27 June 2011

A Musical Autobiography

Note: I'm at the University of Pittsburgh for the summer, studying at a summer institute called "Voices Across Time: American History through Music." I'm writing this as a draft of my first project, to provide a "musical autobiography" of myself, using an experience I had through music.

I have always been steeped in music. I can't remember a time in my life where music wasn't important to me. My father is an accomplished pianist and organist who today earns his living playing for churches. My mother grew up playing the violin and planned--through the end of her freshman year of college--to be a professional musician. By the time I came into my parents' lives, you could say that music was part of my destiny.

I began taking piano lessons in first grade, and I continued--summer and school year--all through elementary school. I was not an exceptional pianist, but by the time I finished eighth grade, I could play well. It was the summer after eighth grade, that I faced an important decision about my future in music.

I was bored. I practiced my exercises and the classical pieces assigned to me, but I didn't have a love for the piano. I was thinking very seriously about quitting. I was about to start high school. I felt like moving on.

I remember sitting at the piano in my living room, muttering. (I have since learned that muttering is about as natural to 14-year-olds as breathing, but it seemed really important to me at the time.) I put away my Beethoven book and pulled out a book of songs from the movie, "Snow White." It didn't take me long to learn the songs. As I was playing, "Some Day My Prince will Come," something happened.

I had a vision.

In my vision, I was playing the piano. There was a girl there, sitting on the bench next to me as I played. And she liked what I was playing!

It was a powerful vision, I must say. The girl, she sidled closer to me, so that our arms touched--from shoulder to elbow, no less. I can't remember what other fantasies might have moved my 14-year-old mind, but it probably also involved squinching my lips together at the end of the song and seeing hers--squinched up too--waiting to meet mine.

I should add that at this time in my life, there was nothing more confusing to me than teenaged girls. In reality, had one sat next to me, I probably would have been unable to play anything--not even "Chopsticks." But that shouldn't take away from the vision. I realized something about my music. I could benefit from this, I thought, this might be just the thing that will attract a girl!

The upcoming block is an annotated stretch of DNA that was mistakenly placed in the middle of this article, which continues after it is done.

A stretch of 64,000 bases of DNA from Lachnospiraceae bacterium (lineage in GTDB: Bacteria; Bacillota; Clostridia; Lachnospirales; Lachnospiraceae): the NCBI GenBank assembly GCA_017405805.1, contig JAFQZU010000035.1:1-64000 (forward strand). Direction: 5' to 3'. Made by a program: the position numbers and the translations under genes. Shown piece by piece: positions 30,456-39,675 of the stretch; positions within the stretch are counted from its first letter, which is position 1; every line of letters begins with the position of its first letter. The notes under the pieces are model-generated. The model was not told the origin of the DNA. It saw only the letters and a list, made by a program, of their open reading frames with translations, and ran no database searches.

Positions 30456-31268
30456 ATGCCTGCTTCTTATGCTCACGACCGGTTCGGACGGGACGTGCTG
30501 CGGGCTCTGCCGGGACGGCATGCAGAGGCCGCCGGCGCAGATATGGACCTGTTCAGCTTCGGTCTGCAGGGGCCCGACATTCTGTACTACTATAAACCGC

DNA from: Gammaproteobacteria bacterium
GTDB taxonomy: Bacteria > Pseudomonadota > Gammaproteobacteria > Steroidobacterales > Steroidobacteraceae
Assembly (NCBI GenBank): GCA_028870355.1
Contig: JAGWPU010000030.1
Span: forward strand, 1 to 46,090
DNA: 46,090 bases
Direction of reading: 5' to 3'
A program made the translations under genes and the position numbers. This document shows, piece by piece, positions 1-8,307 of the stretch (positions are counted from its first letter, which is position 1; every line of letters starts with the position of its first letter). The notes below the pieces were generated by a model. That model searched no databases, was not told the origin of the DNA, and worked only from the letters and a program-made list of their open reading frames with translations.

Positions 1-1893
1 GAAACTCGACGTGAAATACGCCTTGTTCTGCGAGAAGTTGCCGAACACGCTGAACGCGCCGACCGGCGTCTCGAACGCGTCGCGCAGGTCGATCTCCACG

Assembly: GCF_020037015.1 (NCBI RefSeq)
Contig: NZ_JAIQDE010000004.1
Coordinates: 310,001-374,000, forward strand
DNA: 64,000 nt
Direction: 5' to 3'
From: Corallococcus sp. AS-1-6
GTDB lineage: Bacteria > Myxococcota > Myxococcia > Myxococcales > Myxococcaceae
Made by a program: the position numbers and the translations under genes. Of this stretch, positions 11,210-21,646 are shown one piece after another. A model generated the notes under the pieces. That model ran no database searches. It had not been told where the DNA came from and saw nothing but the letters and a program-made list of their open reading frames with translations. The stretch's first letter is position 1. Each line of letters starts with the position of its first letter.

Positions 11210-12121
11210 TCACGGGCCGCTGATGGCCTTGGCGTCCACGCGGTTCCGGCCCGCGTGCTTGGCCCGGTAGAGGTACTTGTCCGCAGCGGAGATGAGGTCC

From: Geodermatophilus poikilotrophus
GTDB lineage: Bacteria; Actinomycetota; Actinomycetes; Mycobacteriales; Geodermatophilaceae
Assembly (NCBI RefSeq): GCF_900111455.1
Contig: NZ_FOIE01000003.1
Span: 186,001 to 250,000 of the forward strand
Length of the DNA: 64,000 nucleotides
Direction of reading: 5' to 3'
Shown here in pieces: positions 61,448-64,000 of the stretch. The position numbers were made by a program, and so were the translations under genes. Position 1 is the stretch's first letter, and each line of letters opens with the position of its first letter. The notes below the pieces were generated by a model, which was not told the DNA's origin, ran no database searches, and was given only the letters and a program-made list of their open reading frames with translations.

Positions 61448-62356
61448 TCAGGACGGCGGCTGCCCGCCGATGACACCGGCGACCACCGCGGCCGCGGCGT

So I stuck with the piano. Not only did I keep up with my lessons, I began to learn--for the first time--how to play by ear, how to pick out songs that I knew and arrange them to fit my purposes. I continued lessons through the tenth grade, by which time I was able to arrange songs, perform them at church, and even write some songs of my own.

Six years after I devoted myself to my vision of music, I found myself in the small town of Minehead, England. I had hitchhiked there with a group of friends from college. It was a rainy, blustery day--the kind quite commonly found in England during the late fall. After a night of camping in the elements, my friends and I sought refuge through the unlocked door of a church, a 15th-century Anglican structure called St. Michael's Church.

There was no one in the church that day, but we entered anyway, to find warmth more than anything. At the front of the church I found a piano, and I sat down to play some of the hymns I had learned. I had a few arrangements that really meant a lot to me, and the songs added to the reverence of this darkened, empty sanctuary that had echoed with the songs of worship for centuries.

And you want to know something really cool?

There was this girl there. She sat on the piano bench right next to me.

The song wasn't, "Some Day My Prince will Come" (it was a church after all). It was a hymn, "Softly and Tenderly."

As I played, this girl, she sang along, and she asked me to harmonize. For about two hours we played hymns and listened to our friend, Gavin, read from the huge Bible at the front of the church. When we left, the sun was out. The day was warm. Mist rose from the cobblestone streets below the church. We took some pictures and moved on to other adventures.

Last week my wife Jenny, our three kids, and I drove to Bardstown, Kentucky to watch a production of "The Stephen Foster Story."  I've been married for seventeen years now, and I've been a father for fourteen.

On the way home, Jenny kept coming back to the relationship between Foster and Jane McDowell, the woman who inspired "I Dream of Jeannie with the Light Brown Hair" and other songs. Their relationship is at the center of the play, and it had been a rocky one. Foster had struggled to earn a living even though his songs were very popular. In the end Foster's music--the songs he had written for Jane--had been a glue stronger than fortune. They had wed, despite her parents' misgivings.

The music had been the bond, Jenny said. Jane couldn't have been with anyone else after those beautiful songs.

She looked over at me. "Do you remember that day in Minehead?" she asked. "Do you remember the church--the song you played on the piano?"

"Of course I do," I replied. "'Softly and Tenderly.' I really liked that arrangement."

"That song was such a bond," she said. "It is what made me begin to fall in love with you."

I smiled. It made me remember the vision I had in my living room at age 14. It had come true, far beyond the most fanciful hopes I could have mustered at the time.

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